Oil demand set to bounce back by 2025: Opec survey

By Backend Office, Desk Reporter
Representational Image

As countries accelerate efforts to revive economies, the global oil demand is expected to recover higher than before, reaching 103.7 million barrels per day (bpd) by 2025, Opec (Organization of the Petroleum Exporting Countries) which is an intergovernmental organization of 13 nations, said in its annual oil outlook.

Incremental growth in oil demand growth will remain “relatively high” at 2.1 million bpd and 1.5 million bpd between 2022 and 2023, respectively, the exporters group said in its recently published World Oil Outlook 2045 survey.

The return of pre-COVID-19 economic growth rates, particularly in the developing world, as well as industries such as road transport, aviation, road transport and other industries looking to catch-up on demand will be the main drivers of growth in oil demand.

Medium-term growth will be characterized by “stabilization of growth in demand” with long-term patterns leading to “moderate annual incremental demand levels just above 1 million bpd,” Opec said.


Since 2016, in an alliance known as Opec+, Opec has joined hands with non-member producers led by Russia to conduct market corrections. Earlier this year, it made the largest cuts in history amidst the pandemic.

In order to tackle the market surplus caused by the downturn in demand because of halted air and ground travel, Opec+ cut back almost 9.7 million bpd between May and July.

Since then, the alliance has relaxed limits and following the relaxation of travel constraints worldwide, has started to increase production in line with rising demand for oil. The group is currently cutting 7.7 million bpd, with limited restrictions scheduled to remain in place until April 2022.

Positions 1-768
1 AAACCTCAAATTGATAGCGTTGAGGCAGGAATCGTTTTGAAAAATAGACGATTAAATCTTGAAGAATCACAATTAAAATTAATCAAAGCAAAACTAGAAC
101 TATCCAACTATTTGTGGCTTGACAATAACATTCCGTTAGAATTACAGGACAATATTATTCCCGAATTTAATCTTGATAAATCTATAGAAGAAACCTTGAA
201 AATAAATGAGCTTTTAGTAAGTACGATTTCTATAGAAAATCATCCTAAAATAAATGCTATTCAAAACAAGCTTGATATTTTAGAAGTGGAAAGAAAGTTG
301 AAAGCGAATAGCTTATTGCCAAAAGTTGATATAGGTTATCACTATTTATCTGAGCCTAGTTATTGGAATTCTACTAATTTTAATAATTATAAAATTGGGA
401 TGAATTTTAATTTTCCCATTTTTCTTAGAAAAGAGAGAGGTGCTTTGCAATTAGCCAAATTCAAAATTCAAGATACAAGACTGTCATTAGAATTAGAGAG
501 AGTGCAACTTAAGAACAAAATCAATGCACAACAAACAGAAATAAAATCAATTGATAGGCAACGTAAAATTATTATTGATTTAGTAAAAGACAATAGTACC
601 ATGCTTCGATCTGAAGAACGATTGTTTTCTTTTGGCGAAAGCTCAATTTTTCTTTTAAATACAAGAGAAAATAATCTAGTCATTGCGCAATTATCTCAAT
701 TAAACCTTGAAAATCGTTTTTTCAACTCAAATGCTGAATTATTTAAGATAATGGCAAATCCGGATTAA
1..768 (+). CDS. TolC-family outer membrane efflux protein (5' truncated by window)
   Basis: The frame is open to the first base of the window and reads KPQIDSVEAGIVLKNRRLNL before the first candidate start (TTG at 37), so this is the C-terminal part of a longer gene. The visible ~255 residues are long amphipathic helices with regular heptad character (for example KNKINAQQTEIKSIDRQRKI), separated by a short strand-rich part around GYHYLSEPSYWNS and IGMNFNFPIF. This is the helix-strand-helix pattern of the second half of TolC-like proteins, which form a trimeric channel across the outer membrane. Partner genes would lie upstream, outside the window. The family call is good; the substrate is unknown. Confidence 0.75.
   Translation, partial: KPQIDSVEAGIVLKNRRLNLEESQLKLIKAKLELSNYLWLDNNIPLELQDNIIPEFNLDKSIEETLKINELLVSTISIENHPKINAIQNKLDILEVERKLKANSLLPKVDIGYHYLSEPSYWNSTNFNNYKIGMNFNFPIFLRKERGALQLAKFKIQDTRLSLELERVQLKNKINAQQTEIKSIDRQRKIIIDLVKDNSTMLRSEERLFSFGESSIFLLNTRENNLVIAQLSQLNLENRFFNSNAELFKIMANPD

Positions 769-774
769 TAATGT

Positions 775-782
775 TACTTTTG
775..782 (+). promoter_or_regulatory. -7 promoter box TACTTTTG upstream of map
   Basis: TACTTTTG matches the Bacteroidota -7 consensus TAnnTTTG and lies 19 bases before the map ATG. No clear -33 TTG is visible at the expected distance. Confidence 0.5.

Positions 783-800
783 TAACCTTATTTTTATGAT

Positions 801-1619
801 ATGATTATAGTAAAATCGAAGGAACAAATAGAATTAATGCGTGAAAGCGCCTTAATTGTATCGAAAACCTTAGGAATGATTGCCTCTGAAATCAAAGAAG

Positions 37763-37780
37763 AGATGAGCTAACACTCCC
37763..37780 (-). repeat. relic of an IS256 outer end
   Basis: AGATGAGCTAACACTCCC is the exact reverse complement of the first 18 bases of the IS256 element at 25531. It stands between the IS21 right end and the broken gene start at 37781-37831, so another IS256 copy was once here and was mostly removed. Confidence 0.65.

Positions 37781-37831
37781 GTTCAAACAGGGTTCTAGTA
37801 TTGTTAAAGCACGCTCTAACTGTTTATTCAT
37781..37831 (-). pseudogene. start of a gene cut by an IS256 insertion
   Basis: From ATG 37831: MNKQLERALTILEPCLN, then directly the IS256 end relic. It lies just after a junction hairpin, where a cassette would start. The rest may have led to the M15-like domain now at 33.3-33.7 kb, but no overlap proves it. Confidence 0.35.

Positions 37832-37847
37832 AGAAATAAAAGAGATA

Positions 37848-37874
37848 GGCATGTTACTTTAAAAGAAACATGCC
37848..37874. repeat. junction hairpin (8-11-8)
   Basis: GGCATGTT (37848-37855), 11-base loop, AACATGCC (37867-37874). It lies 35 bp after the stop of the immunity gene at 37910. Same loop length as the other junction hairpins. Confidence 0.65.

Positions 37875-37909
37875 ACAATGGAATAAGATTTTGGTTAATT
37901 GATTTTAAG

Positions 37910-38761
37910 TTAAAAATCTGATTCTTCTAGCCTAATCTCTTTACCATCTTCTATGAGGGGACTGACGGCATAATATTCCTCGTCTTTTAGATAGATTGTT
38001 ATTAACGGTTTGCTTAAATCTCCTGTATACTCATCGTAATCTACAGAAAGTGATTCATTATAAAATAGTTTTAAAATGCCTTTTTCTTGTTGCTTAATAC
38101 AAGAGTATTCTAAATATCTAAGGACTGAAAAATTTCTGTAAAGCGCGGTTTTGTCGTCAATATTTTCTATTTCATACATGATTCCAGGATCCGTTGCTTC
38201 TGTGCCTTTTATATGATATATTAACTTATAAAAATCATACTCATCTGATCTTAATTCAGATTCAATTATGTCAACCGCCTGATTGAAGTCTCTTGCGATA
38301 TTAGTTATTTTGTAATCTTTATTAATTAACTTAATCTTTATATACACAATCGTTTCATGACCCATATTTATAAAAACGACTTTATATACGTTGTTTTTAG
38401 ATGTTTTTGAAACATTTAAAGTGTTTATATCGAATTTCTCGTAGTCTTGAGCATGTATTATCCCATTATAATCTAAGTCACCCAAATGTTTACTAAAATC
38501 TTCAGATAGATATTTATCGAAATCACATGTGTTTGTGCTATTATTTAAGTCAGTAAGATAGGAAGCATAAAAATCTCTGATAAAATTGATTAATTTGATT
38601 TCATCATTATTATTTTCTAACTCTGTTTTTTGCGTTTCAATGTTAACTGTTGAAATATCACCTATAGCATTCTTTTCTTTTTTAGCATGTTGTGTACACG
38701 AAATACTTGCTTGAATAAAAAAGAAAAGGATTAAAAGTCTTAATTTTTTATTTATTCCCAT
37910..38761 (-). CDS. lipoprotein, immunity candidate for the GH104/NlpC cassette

Mohammed Barkindo Image
Mohammed Barkindo
Secretary General

“The pandemic’s impact and resulting containment efforts precipitated one of the most tumultuous periods in the history of oil. The global industry faced an existential threat, especially in April 2020, when oil demand collapsed and storage capacity came dangerously close to being exhausted in some parts of the world.”

Positive outlook

Despite a drop in energy demand in 2020, Opec predicts continued medium and long-term growth. Between now and 2045, the group expects global primary energy demand to rise by 72 million barrels of oil equivalent per day.

Between 2019 and 2045, Opec sees primary energy demand rising at an average rate of 0.9 percent. Demand is projected to grow from 289 million bpd in 2019 to 361 million bpd in 2045.

“In this regard, India, China and other developing countries with increasing populations and high economic growth play a key role in increasing energy demand while developed nations in the OECD [Organization for Economic Co-operation and Development countries] are exerting more of their efforts on energy efficiency and low-carbon technologies,” Opec said.

It is estimated that almost half of the overall growth in energy demand will come from India and China, the report added.

Despite many oil majors, such as Shell and BP, writing off the value of their hydrocarbon reserves this year, Opec continued to remain hopeful on oil prospects.

The group of oil producers expects a partial oil recovery in 2021, with medium-term, ‘stable’ growth rates anticipated. In 2025, oil demand is forecast to hit 94.4 million bpd.

“In 2019, oil represented for more than 31 percent of global energy demand and is projected to remain the largest contributor to the energy mix to 2045, accounting for more than 27 percent, followed by gas (about 25 percent) and coal (almost 20 percent),” the Vienna-based Opec said.

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